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Michele Nicoletti newly-elected PACE President: stand up to nationalisms and xenophobia. Joint defence of rights and peace

Italian MP, University Professor Michele Nicoletti is the newly-elected President of the CoE Parliamentary Assembly. His commitment in Strasbourg prioritizes dialogue and the furthering of peaceful relations between peoples and States. “Democracy and human rights continue being threatened.” Risks are linked to chauvinistic drives and hate speech, amplified on social media

“At a time of great and dramatic challenges – from terrorism to migration, from poverty old and new to mistrust in representative institutions, from the re-emergence of racism and xenophobia to the desperate solitude of so many people – we must offer a response to nationalist and chauvinistic temptations to close ranks, to centrifugal pressures and to conflicts by reasserting the need for peace and justice on our continent,” said Michele Nicoletti, new President of the Parliamentary Assembly of the Council of Europe (PACE). He was elected during the ongoing plenary meeting in Strasbourg (January 22-26), after a turbulent period experienced by the Assembly, marked by heated controversies and internal divisions, coupled by the risk of losing public credibility. Hon Nicoletti, Professor of Political Philosophy at the University of Trent, serves as MP with the Democratic Party in Italy. The PACE President serves for a one-year term of office, which may be renewed once. The Parliamentary Assembly (PACE) consists of 324 members of the national Parliaments of the 47 nations members of the Council of Europe, the first continental organization established in the post-war period (1949) with the mandate of preserving peace in post-war Europe. The organization is dedicated to upholding human rights (the CoE oversees the European Court of Human Rights), democracy and European cultural identity. The CoE cooperates with the European Union in various areas.

Mr. President, in your first speech you mentioned democracy as being “under pressure” today: could you expand on this concept? 
It can be said that over the past years Europe has gone through a major democratization process. The post-war years are in no way comparable to the situation today. Furthermore, due reflection should be given to the breakthrough brought about with the fall of the Berlin Wall, whereby democracy and rule of law were extended to a great number of Countries. It was neither a simple nor a linear process, with slowdowns both in eastern and western Europe. Today, as an example, the same could be said of the difficult situation in Turkey. To continue with contemporary examples, we could mention the state of affairs in Poland – notably the serious challenges posed by the division of powers and the independence of the judiciary. In other States we could refer to the ways in which minorities are treated, the situation of NGOs or universities and freedom of education …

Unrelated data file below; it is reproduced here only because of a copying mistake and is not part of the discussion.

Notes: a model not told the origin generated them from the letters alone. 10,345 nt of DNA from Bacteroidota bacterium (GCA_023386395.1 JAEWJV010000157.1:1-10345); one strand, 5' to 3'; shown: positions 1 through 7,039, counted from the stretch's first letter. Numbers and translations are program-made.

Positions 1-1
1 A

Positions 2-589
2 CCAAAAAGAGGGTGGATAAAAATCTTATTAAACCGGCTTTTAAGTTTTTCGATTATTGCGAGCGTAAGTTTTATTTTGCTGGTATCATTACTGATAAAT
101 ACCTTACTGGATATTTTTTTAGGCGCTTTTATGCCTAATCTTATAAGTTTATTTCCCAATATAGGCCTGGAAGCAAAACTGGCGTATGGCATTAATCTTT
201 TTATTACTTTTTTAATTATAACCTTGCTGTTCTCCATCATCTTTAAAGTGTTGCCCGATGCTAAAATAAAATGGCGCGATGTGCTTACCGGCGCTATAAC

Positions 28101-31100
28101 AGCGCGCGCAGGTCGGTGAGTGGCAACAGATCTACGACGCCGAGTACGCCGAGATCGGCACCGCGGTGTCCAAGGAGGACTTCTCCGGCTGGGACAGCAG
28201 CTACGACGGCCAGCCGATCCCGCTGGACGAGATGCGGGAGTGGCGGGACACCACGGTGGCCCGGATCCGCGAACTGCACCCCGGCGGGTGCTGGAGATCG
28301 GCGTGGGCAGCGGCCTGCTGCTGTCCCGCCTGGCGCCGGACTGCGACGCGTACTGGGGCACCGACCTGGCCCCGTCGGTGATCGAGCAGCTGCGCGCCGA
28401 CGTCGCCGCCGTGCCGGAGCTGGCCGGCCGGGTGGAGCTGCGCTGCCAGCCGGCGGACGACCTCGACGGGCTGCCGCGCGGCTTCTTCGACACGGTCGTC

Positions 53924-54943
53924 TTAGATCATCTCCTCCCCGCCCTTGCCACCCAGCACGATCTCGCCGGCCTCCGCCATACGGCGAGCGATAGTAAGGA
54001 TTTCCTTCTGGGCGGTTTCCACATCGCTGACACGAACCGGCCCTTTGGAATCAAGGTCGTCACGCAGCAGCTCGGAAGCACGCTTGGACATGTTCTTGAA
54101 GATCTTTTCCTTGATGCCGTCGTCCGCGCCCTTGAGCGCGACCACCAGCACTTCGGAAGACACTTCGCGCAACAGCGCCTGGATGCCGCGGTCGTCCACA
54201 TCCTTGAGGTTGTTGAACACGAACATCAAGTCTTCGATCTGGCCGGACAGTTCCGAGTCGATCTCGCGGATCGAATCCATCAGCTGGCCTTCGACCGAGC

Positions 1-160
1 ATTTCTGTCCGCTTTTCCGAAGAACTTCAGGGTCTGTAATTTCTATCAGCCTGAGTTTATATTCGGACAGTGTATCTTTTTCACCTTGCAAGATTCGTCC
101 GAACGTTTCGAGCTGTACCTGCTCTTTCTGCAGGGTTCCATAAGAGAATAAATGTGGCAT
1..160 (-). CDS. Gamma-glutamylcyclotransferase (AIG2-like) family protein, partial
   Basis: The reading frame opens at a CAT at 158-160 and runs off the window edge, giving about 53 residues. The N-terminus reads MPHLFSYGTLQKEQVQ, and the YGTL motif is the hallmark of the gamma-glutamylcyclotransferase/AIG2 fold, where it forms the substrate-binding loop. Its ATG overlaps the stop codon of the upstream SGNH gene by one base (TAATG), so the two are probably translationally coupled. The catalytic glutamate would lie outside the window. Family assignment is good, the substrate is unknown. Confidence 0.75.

Thus problems abound also in Western Europe, marked by a longer democratic tradition… Exactly: we are witnessing strong populist and nationalistic drives against representative democracy, a historic, landmark achievement in Europe. On top of that we witness the growth of nationalistic movements that tend to voice fierce criticism of European institutions, questioning their very existence – see what happened with the Brexit vote – proposing nationalistic measures in their stead: yet it’s evident that national responses fail to resolve new, major challenges such as migration, terrorism and environmental protection.

What about human rights? Are they upheld in full across Europe? It’s a situation with lights and shadows. With time, legal tools for the defence of human rights have been improved, the Court of Strasbourg is increasingly efficient: if we look at the situation 70 years ago, when the Council of Europe was created, we will realize the increasing extent of their defence. Yet many rights of children, women and migrants fail to be respected. Critical aspects linger on in terms of law and sentences enforcement (i.e. the situation in prisons and the rights of convicts). There is equal concern over increasing episodes of racism, xenophobia, hate speech against migrants, often amplified on social media across our continent.

In this case the answer must involve not only the rule of law but also the cultural and social realms.

What’s your primary, major goal as PACE President? Dialogue directed at peace among our organization’s 47 member Countries. This is something that should not be taken for granted; suffice it to mention the ongoing conflict in some regions between Russia and Ukraine. There ensues that our primary commitment should be overcoming ongoing conflicts for the achievement of lasting peace.

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